Put down the largest down payment you can.
There are lots of 1st time buyer programs that will allow you to put down as little as 3% on a home. It sounds great at first, but it can really cost you in the long run. Down payments that are less than 20% will require private mortgage insurance. This is added to your principal and interest payments for a higher mortgage payment each month. In addition, the larger loan value means you will be paying more interest over the mortgage length.
Determine How much Home you can Afford.
Know how much home you can afford before you start looking. Lenders use different ratios to calculate the amount of debt that a person can carry for their income (around 30%). If you have been pre-approved for a specific dollar amount, it does not mean you have to purchase at the top of that amount. Lenders want to maximize their profits, but only you know for sure how comfortable you are with a payment amount.
Get your credit in shape.
Your credit rating is one of the factors that will determine your mortgage interest rate offer. The lower the interest rate offer, the greater the home purchase price you can afford. Now is not the time, to open new cards or apply for any other debt. These inquiries will mark your credit score slightly. Months before a home purchase, consider asking for an increase in your credit limit from the cards you have. This increase will lower your debt utilization ratio painlessly and increase your credit score.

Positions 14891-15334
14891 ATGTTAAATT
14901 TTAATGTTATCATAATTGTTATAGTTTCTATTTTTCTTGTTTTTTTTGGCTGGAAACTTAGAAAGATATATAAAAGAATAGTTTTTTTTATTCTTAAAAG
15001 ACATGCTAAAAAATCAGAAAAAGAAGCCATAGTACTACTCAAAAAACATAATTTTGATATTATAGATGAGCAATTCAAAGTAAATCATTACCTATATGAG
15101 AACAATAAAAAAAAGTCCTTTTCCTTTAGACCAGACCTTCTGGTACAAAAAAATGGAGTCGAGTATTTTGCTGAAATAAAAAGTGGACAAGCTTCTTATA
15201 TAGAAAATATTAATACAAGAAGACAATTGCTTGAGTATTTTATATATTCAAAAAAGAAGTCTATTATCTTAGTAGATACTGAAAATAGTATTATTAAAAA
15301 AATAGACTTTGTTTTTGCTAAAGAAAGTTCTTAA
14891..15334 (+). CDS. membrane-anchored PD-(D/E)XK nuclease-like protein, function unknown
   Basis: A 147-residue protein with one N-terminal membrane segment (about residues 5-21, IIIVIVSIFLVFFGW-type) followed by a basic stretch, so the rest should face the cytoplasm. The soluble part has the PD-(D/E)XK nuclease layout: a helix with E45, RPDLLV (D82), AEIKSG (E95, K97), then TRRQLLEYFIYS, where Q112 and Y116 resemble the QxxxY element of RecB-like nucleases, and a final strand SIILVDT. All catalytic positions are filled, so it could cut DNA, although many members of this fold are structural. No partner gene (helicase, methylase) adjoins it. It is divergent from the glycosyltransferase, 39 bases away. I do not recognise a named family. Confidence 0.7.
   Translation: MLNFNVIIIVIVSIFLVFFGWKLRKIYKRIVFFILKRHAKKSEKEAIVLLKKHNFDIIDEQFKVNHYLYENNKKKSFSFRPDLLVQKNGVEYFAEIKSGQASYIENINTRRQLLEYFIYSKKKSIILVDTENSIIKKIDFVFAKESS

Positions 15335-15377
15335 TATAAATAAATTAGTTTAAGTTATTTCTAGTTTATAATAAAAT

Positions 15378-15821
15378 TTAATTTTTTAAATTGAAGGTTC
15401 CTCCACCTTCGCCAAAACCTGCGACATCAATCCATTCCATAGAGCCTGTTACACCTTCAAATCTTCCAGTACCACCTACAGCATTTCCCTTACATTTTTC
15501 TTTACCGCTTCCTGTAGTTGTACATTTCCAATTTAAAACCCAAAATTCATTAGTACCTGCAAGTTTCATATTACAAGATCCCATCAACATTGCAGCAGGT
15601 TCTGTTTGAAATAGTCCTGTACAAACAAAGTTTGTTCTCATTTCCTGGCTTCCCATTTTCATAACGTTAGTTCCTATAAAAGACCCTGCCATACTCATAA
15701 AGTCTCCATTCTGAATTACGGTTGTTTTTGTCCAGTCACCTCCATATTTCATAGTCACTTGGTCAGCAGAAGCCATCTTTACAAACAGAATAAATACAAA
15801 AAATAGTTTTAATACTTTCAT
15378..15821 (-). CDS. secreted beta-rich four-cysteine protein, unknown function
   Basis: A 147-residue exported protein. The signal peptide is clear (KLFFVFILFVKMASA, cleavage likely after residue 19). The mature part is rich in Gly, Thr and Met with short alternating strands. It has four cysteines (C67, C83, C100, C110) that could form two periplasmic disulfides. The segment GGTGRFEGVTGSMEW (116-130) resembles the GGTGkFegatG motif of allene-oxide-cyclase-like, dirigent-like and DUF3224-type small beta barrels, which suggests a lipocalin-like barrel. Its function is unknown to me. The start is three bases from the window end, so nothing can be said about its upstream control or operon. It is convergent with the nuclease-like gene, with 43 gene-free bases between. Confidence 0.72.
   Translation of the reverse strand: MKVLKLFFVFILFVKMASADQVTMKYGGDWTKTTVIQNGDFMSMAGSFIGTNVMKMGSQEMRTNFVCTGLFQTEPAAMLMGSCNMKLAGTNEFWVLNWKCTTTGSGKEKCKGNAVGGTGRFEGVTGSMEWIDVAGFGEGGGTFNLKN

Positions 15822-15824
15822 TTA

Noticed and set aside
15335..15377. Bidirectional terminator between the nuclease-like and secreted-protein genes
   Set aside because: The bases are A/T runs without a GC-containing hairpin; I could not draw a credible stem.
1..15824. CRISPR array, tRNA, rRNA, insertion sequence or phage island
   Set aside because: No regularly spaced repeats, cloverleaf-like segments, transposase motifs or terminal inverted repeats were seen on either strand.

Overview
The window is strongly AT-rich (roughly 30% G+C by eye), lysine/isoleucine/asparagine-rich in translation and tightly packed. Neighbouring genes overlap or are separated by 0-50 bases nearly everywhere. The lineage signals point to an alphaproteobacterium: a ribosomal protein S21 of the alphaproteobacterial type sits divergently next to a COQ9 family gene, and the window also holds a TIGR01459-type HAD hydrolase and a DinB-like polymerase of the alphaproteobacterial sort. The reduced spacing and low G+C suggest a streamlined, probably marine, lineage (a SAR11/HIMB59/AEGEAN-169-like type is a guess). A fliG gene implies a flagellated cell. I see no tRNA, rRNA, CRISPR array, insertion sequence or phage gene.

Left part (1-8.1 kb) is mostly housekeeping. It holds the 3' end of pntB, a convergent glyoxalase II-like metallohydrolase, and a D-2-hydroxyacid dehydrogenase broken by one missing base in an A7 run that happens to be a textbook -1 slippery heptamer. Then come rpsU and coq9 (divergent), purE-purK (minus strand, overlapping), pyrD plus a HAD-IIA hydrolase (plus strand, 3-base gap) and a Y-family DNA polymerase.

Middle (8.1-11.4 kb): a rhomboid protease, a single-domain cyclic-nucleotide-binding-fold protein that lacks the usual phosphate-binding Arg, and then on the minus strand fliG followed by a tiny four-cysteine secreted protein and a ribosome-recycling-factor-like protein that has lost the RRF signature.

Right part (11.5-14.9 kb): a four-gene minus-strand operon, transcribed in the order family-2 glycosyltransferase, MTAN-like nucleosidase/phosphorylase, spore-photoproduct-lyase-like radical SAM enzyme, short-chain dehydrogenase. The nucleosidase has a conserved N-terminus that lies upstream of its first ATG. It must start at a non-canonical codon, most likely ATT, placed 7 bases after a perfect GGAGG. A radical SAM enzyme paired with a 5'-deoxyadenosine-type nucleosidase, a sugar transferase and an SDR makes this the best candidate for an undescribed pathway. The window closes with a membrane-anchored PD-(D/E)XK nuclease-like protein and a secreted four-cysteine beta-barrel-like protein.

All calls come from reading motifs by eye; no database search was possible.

Budget for closing costs and move-in costs.
There will be costs to purchase the home and loan costs, in addition to your purchase price. Realtors and lenders should be able to give you estimates of these costs prior to closing. Move-in costs are often overlooked, but it can take a significant sum to begin a new household. Factor in the costs of new services, furnishings that may be required (window coverings are an example) appliances, tools and other household items that you may not possess if this is a 1st home purchase.
Take advantage of calculator tools to plan your purchase.
Listed below are a few calculators that may assist you in your home purchase. There are many others available at various financial websites.
For a more pain-free financial transition, calculate what your new home will cost every month. This includes mortgage, insurance, property taxes, increased utilities, etc.
Then put into savings the difference between what you spend now and what the new home will cost. Do this for six months. If you can handle the additional costs with your current income, then you'll know you can afford all that comes with buying a new house.
There will always be unexpected repairs and regular maintenance. But knowing you have the monthly costs covered, you'll have more confidence shopping for a home that you know you can afford.